Editorial — Second look welcomed

The provincial government is taking the right approach to concerns about the new drinking and driving penalties, by not changing the penalties, but looking at more public education and finding a way to make the penalties easier to appeal.

The goal of reducing drinking and driving is laudable. The new penalties, which came into effect in October, are definitely helping B.C. to reach that goal.

RCMP Supt. Norm Gaumont says the number of drinking-driving fatalities since October has fallen by 40 per cent, as compared to the five-year historical average. He attributes that drop to the new penalties which give police the ability to seize vehicles immediately and cost drivers as much as $3,750 to get them back.

However, the concerns that many people have about the arbitrary nature of the decision to seize a vehicle with no effective way of appealing that decision are legitimate. In our system, a person is presumed innocent until proven guilty in a court of law — not found guilty as a the result of one police officer’s decision.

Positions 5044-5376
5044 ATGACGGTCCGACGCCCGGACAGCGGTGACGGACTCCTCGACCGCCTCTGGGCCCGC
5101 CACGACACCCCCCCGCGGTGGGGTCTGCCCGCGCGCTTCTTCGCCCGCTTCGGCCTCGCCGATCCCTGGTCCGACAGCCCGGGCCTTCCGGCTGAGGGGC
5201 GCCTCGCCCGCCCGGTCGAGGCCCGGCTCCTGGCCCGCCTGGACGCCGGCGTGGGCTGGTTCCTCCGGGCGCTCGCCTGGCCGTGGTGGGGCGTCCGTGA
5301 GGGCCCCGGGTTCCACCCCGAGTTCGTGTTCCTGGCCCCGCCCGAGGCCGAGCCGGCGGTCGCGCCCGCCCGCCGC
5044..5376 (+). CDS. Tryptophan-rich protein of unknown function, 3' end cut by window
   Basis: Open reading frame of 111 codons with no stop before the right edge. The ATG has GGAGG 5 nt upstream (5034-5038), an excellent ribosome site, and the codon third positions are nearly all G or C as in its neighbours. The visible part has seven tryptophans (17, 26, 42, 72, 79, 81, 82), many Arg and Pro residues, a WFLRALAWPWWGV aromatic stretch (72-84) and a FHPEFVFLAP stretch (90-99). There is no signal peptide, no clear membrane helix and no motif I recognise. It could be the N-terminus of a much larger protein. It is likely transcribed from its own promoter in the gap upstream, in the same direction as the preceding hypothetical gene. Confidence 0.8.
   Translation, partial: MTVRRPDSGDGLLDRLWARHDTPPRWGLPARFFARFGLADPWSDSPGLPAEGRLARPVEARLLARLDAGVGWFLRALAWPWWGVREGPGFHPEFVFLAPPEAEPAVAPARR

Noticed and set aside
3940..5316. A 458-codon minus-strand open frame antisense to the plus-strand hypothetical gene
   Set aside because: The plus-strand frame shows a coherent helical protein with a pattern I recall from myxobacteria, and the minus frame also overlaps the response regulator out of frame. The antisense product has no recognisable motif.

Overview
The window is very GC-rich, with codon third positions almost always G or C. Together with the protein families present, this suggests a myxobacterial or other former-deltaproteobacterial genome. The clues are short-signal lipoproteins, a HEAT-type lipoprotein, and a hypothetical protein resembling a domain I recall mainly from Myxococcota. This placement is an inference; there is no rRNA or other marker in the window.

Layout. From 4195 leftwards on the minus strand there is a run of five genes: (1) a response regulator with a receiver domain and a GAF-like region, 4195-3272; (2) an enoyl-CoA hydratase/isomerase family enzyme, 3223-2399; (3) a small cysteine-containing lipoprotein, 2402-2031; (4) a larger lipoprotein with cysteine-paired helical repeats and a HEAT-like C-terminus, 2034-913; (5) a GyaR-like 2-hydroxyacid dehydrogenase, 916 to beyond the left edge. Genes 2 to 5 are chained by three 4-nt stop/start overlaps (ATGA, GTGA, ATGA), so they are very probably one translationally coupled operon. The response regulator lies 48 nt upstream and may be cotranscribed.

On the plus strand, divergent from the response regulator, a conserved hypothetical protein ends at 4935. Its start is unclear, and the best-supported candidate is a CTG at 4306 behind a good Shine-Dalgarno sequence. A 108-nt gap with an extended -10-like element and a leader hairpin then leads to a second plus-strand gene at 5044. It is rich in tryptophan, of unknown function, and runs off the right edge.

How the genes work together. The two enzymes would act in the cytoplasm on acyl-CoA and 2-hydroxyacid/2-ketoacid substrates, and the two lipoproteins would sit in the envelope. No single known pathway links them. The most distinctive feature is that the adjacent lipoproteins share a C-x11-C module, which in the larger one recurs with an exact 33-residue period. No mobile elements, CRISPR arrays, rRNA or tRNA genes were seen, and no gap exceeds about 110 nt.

Police should have the ability to stop a person from driving. But those who disagree with their decision as to whether a stiff penalty applies should have the ability to appeal that decision, and not long after the penalty has already been paid.

The seizure of a vehicle when the driver blows .05 must also be looked at carefully. The Criminal Code states that impaired driving takes place when the blood alcohol level is .08, not .05. While police have used that level for years to issue warnings, a warning is far different from a seizure and a stiff penalty. The old system of 24-hour suspensions balanced the ability of police to get drivers off the road with some fairness in the penalty applied.

Drinking and driving must be fought, and there is no reason there should not be stiffer penalties that really mean something. However, citizens must be treated fairly by the justice system and not harshly penalized, with no reasonable means of appeal, as the result of one police officer’s arbitrary decision.

Stiff penalties must be balanced with fairness.

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